A Short Break From The Road In Oklahoma City


Seeing the recovery underway in Joplin, Missouri was an end point to a chapter of my trip. I’d done the Great Lakes, the East Coast, the South and, now, the Midwest. As I drove out of Missouri, the great expanse of the West loomed, a monstrous stretch of America to cover in the less than two weeks that remained in my trip.

I wasn’t looking forward to it. After eight weeks in the car, on the road, sleeping on floors, in tents, in anonymous hotel rooms and cozy bed and breakfasts, I could feel the end of the trip creeping closer, my end goal of Los Angeles in sight, if more than 2,000 miles away by the sinuous route I’d plotted. But first, I’d spend the night in Oklahoma City.

Traveling the American Road – Oklahoma City Baseball


After passing through Tulsa, with a quick stop for lunch at the Dilly Deli and coffee at DoubleShot, it was on to Oklahoma City. Like Atlanta, it’s a place much changed since the ’90s, when Timothy McVeigh killed 168 people with a truck bomb at the Murrah Federal Building. A beautiful and contemplative memorial to the dead now marks the site, its reflecting pool shimmering in the scorching August heat.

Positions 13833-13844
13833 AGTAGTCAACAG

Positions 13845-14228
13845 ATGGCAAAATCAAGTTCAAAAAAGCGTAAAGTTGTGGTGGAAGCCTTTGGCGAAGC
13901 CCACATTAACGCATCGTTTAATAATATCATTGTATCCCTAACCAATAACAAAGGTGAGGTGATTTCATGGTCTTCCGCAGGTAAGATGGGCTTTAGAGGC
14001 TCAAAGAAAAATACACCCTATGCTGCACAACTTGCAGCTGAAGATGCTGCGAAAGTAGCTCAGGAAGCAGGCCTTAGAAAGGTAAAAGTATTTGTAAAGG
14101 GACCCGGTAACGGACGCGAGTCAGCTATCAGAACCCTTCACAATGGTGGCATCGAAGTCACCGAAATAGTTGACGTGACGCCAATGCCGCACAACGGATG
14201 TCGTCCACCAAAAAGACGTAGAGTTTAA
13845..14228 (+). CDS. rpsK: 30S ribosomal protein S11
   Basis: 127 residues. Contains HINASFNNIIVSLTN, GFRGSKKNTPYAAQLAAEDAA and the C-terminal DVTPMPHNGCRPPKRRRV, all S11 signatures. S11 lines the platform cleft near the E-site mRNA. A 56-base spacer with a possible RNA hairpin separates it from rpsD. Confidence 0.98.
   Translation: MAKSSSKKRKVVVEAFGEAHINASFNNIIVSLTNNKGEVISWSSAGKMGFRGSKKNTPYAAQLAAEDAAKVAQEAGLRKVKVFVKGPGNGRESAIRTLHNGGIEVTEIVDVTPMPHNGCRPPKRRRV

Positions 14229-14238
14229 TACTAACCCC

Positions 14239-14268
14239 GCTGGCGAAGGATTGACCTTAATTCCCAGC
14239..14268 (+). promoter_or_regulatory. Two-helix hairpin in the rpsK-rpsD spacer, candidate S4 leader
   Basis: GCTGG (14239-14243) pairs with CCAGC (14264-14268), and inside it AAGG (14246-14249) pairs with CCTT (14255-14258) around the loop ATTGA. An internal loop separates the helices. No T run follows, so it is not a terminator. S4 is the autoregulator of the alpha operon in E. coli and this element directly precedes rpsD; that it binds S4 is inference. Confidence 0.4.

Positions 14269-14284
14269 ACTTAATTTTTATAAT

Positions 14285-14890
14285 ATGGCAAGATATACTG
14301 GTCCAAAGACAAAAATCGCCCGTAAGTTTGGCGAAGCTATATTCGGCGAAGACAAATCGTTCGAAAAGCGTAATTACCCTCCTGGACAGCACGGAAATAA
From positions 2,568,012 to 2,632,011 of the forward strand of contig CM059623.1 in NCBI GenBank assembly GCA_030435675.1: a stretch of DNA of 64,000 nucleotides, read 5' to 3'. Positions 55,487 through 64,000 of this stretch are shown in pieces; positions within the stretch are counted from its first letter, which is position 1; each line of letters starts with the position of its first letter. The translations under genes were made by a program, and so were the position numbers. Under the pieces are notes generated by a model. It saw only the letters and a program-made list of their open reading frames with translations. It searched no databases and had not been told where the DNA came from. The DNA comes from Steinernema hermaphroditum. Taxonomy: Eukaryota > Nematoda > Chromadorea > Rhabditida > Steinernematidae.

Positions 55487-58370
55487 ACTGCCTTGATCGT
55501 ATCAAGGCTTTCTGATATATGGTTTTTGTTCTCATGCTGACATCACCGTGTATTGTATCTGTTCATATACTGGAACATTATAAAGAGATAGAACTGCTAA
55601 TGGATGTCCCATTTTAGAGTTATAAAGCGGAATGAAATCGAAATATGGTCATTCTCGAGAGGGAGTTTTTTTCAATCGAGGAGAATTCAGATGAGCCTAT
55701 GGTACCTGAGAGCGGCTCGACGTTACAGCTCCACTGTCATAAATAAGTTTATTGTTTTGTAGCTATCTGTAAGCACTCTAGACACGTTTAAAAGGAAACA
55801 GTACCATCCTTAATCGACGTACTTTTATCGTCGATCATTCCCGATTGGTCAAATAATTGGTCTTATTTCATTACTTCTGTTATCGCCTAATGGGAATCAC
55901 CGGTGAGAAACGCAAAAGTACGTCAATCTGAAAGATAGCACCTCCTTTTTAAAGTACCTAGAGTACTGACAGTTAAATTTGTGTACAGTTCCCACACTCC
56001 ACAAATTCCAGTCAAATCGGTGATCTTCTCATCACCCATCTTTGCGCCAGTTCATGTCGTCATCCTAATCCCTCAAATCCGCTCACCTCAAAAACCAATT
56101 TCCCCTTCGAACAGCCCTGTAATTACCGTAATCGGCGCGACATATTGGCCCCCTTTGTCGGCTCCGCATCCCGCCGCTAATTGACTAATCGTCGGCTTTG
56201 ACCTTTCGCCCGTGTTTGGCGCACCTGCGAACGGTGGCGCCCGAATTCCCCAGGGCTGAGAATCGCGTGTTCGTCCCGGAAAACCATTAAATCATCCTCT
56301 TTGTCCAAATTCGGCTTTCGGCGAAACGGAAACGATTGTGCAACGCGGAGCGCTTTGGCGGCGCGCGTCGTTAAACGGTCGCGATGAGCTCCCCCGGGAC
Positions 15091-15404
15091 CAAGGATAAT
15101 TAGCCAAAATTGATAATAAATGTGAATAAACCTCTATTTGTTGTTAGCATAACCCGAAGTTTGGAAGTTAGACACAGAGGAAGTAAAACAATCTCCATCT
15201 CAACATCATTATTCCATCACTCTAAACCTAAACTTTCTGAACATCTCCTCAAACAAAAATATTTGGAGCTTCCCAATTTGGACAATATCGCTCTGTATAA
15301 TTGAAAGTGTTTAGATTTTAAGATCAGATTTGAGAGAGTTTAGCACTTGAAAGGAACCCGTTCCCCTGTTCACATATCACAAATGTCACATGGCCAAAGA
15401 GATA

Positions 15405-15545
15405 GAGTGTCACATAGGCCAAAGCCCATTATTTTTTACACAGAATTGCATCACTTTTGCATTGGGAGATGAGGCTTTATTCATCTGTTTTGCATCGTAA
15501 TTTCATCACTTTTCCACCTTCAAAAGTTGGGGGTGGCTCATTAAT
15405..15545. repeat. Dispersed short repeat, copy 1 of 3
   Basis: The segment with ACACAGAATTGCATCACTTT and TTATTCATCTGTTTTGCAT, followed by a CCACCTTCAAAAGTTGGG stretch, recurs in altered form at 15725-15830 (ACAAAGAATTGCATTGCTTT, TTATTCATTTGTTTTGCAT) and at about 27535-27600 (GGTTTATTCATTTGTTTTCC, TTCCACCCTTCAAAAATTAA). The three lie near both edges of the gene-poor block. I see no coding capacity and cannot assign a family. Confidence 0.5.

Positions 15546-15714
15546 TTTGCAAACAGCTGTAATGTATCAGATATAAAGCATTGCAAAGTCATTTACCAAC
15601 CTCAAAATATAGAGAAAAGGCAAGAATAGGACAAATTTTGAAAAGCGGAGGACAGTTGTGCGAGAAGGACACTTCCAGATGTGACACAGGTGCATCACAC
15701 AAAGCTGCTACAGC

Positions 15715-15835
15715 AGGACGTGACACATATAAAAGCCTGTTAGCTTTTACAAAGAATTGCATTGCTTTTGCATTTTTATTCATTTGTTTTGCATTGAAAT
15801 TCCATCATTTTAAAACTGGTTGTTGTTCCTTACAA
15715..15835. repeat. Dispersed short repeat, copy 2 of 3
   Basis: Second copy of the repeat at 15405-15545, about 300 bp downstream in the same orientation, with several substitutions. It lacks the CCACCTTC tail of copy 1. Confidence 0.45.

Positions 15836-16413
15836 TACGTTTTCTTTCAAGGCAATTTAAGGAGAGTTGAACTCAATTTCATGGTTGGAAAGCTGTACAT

In the sixteen years since the attack, the downtown neighborhood of Bricktown has developed into the city’s preeminent nightlife and entertainment district. Anchoring it, at least for someone fascinated by baseball as a cultural touchstone, is RedHawks Field at Bricktown, the home of the Houston Astro’s AAA affiliate club. I was determined to see a game despite the triple-digit heat and bought a $15 ticket that would park me right behind the home team’s on-deck circle. I was in the second row.

I didn’t know it at the time, but it would turn out to be the last ballgame of the trip. There was too much road to cover, too much to see in Texas and New Mexico and the vast spaces of the American Southwest. It was a bittersweet game, this last minor league battle, a sign that my trip would soon be over, even if I had thousands of miles yet to go.

Galley Gossip – Miss Oklahoma, Pop Rocks, a ripped skirt & other strange things on planes